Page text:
Last month the Belgian EU presidency announced all European Union Member countries have agreed to quit the ISDS over concerns it protects fossil fuel investments and undermines efforts to fight climate change.

https://www.globalisdstracker.org
Story Type: News

Vote for my Story

Our Rating: 9% - 1 votes

1000 Characters left


Latest News

May 25, 2024
Transportation Editor

European Commission sets deadline for airline greenwashing claims

BRUSSELS: The European Commission has asked 20 European airlines to respond to greenwashing charges by the European Consumer Association (BEUC) in relation to their marketing of Sustainable Aviation Fuel. Alerted by BEUC in 2023, the Commission and the…
May 23, 2024
Energy Editor

U.S. corporate collusion ignores climate chaos for profit

WASHINGTON, DC: A report by advocacy non-profit group Oil Change International (OCI) says Chevron, ExxonMobil, Shell, TotalEnergies, BP, Eni, Equinor, and ConocoPhillips have no plans to meet the Paris Agreement goal of limiting global warming to 1.5°C. All…
April 18, 2024
Biodiversity Editor

Humans face 19 percent drop in income from climate impact.

POTSDAM, Germany: According to scientists at the Potsdam Institute for Climate Impact Research (PIK), climate change is going to cost the world economy US$38 trillion a year annually to 2050. Based on empirical data from more than 1,600 regions worldwide over…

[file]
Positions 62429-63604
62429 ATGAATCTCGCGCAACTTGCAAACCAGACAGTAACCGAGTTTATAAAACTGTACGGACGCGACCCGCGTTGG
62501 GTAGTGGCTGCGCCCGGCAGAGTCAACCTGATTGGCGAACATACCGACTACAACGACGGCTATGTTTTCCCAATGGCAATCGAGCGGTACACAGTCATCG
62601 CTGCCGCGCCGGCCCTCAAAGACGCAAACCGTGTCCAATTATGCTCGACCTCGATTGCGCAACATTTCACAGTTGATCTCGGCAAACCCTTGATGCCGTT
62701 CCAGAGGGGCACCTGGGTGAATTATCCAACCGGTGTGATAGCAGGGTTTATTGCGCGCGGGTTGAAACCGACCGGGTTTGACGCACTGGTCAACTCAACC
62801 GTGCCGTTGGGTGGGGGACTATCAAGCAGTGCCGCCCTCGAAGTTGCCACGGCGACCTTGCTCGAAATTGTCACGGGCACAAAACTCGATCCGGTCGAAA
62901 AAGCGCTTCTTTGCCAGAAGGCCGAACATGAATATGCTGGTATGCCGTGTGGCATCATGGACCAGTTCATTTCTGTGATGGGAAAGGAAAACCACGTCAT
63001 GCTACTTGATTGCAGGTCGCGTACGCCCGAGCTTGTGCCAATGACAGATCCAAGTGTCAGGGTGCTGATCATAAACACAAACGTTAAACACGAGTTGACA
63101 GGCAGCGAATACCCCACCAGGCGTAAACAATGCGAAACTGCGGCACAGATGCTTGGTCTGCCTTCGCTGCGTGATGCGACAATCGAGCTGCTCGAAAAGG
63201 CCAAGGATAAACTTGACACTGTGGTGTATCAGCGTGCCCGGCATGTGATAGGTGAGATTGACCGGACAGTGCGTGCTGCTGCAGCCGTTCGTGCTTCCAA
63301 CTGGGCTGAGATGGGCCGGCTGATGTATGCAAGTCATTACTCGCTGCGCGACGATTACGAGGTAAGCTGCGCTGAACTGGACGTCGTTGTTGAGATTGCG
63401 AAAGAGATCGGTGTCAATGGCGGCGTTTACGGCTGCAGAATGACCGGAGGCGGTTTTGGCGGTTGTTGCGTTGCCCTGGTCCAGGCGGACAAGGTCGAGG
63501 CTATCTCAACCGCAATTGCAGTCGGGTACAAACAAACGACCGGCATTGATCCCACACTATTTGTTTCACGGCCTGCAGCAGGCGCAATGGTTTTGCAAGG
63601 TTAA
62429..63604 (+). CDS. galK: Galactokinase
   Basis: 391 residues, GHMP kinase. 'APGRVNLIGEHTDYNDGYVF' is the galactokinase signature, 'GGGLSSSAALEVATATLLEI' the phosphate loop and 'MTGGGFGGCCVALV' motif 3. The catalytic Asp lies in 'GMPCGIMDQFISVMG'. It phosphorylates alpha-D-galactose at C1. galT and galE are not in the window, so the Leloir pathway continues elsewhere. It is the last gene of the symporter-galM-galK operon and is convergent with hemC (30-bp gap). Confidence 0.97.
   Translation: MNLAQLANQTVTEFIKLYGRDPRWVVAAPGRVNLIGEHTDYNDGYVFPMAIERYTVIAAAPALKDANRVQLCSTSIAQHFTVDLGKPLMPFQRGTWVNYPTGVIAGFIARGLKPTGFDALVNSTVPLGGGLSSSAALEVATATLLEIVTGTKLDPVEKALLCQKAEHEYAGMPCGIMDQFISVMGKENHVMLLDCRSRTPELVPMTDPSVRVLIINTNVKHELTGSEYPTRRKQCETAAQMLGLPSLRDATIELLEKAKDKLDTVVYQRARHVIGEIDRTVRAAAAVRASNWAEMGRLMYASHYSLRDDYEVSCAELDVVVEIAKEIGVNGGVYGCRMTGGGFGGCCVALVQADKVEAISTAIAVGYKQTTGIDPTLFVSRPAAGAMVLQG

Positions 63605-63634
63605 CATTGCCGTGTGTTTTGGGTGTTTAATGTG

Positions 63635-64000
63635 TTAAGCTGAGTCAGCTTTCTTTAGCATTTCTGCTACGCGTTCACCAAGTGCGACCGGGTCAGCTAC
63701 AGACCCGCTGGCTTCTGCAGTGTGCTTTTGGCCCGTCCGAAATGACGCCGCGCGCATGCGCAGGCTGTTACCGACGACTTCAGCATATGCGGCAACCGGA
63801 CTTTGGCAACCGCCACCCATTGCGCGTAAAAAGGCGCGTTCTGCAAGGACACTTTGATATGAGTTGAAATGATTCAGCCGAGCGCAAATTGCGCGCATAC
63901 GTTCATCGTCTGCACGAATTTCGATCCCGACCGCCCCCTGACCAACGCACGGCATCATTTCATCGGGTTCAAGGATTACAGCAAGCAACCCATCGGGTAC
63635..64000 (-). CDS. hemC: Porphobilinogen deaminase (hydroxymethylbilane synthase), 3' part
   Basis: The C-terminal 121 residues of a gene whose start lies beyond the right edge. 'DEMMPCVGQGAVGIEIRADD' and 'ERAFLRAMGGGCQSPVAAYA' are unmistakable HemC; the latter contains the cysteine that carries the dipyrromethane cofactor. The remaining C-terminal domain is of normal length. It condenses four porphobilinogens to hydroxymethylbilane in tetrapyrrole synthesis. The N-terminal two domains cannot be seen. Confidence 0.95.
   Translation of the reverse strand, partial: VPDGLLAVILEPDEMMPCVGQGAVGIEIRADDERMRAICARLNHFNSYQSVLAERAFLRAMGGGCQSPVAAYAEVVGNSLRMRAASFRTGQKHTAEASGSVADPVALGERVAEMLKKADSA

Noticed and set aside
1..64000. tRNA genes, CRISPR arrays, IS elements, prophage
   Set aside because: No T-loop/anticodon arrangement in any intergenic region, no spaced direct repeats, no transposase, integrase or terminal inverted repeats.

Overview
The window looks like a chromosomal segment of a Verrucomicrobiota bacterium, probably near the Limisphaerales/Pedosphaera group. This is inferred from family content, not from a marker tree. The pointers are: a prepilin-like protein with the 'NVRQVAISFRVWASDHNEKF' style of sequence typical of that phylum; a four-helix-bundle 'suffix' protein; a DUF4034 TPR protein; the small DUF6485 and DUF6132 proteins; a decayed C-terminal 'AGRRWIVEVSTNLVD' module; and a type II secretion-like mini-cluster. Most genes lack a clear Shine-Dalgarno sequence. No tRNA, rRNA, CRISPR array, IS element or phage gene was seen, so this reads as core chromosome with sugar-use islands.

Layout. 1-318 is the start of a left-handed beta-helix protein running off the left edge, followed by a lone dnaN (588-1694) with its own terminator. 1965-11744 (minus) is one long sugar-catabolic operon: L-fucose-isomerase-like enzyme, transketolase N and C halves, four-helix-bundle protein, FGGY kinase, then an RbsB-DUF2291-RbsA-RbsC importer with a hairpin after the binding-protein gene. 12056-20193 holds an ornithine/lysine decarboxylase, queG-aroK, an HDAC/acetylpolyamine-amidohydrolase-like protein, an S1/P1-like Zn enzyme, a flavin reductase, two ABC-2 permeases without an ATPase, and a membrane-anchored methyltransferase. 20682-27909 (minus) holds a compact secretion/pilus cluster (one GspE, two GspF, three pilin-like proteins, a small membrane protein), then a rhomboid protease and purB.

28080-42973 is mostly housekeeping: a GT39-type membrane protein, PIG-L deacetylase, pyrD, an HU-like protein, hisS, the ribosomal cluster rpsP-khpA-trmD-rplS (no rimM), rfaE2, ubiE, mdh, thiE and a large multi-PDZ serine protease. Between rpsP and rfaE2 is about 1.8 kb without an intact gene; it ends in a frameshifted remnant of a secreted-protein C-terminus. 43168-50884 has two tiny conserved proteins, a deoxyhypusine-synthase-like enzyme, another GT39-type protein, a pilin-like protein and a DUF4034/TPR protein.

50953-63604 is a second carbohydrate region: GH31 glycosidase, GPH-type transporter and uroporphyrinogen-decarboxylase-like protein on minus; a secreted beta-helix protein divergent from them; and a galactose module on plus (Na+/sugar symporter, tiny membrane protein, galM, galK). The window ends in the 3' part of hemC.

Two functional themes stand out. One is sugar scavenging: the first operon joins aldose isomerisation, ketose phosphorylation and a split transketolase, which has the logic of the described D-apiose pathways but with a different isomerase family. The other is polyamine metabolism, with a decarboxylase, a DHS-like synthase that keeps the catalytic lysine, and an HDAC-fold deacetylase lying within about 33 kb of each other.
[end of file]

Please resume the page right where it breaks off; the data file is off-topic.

April 09, 2024
People Editor

Top European court says ignoring climate impact violates human rights

STRASBOURG: The European Court of Human Rights has, for the first time in law, acknowledged government failure to implement sufficient measures to combat climate change. A case brought by the Swiss Climate Seniors Association (SCSA) claimed Swiss authorities…
April 05, 2024
Transportation Editor

Watchdog claims box carriers profit from EU carbon emissions charge

BRUSSELS: Following the introduction of the world’s first carbon market for maritime shipping in January, a study by Transport & Environment (T&E) suggests container shipping companies are making significant profits from charging customers a surcharge to…
April 05, 2024
Emissions Editor

No change by fossil fuel producers since Paris Agreement